Environmental Health and Antisocial Behavior: Implications for Public Policy.
* Two predominant theories have emerged:
-- The School Failure Hypothesis suggests that cognitive deficiencies prevent academic success, leading to a negative self-image that promotes delinquent behavior.
-- The Susceptibility Hypothesis suggests that individuals with learning disabilities have personality characteristics that make them more likely to engage in antisocial behavior.
* A large number of youth with impaired cognition and histories of antisocial behavior, regardless of the cause, have entered the criminal justice system.
* Sufficient evidence exists to hypothesize that exposure to neurotoxins may be a risk factor for antisocial behavior.
* Bone, blood, dentine, and cord blood lead concentrations have all been found to correlate significantly with dysfunctional class room behavior.
* Adverse behavioral effects also have been associated with exposure to PCBs and other chlorinated hydrocarbons.
* Unfortunately, environmental toxicology has concentrated on the effects of acute exposures associated with overtly contaminated sites.
* Little attention has been given to subtle effects arising from chronic exposure to mixtures of low-level pollutants.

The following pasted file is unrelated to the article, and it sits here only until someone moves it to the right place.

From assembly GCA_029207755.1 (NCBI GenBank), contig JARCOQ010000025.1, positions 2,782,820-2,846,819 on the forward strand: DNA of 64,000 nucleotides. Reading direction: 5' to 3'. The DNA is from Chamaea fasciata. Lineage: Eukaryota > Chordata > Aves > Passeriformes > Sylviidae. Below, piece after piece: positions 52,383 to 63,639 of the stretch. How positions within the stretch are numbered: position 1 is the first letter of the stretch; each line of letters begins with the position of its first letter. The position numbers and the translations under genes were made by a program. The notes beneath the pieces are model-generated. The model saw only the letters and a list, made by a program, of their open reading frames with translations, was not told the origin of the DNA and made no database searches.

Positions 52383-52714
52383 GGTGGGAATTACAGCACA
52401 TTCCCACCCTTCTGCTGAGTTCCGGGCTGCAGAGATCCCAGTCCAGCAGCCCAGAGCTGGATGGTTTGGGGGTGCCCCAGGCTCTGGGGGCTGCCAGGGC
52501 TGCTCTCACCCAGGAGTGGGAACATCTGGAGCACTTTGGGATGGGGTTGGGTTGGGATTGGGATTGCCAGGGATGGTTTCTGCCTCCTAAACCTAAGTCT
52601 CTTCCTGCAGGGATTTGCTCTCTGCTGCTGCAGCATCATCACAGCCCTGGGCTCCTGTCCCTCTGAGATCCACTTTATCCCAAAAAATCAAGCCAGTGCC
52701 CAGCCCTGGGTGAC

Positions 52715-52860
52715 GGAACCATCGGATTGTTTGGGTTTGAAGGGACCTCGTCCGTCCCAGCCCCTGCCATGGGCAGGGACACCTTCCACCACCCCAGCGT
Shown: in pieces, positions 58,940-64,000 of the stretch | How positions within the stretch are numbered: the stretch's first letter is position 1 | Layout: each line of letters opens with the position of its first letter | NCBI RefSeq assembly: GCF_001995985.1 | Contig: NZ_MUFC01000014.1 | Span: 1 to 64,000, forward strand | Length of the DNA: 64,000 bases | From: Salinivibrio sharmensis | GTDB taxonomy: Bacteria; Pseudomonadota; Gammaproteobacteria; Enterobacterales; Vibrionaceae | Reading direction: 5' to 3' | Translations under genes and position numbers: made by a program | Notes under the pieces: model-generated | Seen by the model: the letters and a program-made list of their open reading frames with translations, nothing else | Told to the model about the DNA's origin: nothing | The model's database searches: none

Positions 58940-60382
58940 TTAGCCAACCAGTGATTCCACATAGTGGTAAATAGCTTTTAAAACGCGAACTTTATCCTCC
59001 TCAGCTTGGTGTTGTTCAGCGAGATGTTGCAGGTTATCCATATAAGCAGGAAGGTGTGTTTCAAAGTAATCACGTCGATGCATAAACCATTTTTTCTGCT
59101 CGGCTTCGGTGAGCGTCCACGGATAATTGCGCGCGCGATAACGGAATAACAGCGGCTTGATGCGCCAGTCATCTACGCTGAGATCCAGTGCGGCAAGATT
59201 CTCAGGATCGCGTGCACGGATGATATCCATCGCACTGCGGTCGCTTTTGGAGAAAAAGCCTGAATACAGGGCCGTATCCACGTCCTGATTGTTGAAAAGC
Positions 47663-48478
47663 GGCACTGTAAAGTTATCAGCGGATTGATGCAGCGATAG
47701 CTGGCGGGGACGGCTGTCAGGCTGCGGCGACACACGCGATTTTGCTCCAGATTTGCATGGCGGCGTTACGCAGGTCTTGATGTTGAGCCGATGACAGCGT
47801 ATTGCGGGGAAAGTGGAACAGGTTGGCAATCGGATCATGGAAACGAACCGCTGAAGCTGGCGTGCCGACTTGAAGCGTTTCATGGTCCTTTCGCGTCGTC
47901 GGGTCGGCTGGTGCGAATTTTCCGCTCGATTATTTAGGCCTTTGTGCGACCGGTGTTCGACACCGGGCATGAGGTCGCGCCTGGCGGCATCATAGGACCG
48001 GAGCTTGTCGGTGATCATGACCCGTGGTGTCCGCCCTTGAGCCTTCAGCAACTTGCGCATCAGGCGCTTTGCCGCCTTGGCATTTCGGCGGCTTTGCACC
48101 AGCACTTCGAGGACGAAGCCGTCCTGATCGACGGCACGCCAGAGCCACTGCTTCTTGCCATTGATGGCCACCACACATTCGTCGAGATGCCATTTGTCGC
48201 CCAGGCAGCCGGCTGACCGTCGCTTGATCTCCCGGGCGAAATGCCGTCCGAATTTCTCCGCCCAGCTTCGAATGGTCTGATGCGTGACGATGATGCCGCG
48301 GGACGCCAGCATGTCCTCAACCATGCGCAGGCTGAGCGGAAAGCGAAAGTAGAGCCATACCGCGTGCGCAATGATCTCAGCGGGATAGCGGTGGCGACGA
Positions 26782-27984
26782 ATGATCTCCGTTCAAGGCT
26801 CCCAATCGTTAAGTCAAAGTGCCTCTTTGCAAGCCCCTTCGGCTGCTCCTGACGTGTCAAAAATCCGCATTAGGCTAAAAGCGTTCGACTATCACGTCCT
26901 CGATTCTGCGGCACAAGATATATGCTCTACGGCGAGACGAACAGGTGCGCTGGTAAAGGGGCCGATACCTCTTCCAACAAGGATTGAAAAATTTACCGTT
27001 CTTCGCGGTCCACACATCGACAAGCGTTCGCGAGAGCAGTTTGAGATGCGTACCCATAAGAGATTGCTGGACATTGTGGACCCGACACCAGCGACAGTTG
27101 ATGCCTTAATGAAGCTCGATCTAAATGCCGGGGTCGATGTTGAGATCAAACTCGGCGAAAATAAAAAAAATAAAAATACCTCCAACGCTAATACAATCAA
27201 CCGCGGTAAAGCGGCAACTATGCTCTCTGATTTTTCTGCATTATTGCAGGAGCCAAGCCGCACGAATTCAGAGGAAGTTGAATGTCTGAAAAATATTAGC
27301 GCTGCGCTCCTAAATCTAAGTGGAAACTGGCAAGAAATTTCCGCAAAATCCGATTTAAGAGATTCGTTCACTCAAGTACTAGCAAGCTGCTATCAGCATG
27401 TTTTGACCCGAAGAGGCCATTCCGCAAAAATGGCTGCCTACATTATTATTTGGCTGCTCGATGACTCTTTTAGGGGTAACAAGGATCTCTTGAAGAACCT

* Also, establishing epidemiological links between environmental exposures and health outcomes is a constant challenge.
* Demonstrating that neurotoxins have a causal role in antisocial behavior is even more difficult.
* As a result, the strength of the association between neurotoxicity, cognition, and behavior is largely unknown.
* If neurotoxicity is a contributing factor in antisocial behavior, there may be implications for the manner in which the criminal justice system responds.
* What obligations, for example, does the system have to individuals who have been placed at risk for antisocial behavior through exposure to social burdens such as environmental contamination?
* The high economic costs associated with antisocial behavior (in the billions of dollars per year) make interventions that can reduce antisocial behavior more attractive.
* The most effective approach for the present may be to ensure that environmental contaminants are released into the environment at concentrations sufficiently low to prevent adverse physiological effects.
* This approach likely will require increased effort in a number of areas of toxicology:
-- more thorough study of mechanisms of toxicity,
-- more sensitive methods for detecting toxic effects, and
-- more scrutiny of the long-term health consequences of chronic exposure.
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|Publication:||Journal of Environmental Health|
|Date:||May 1, 2001|
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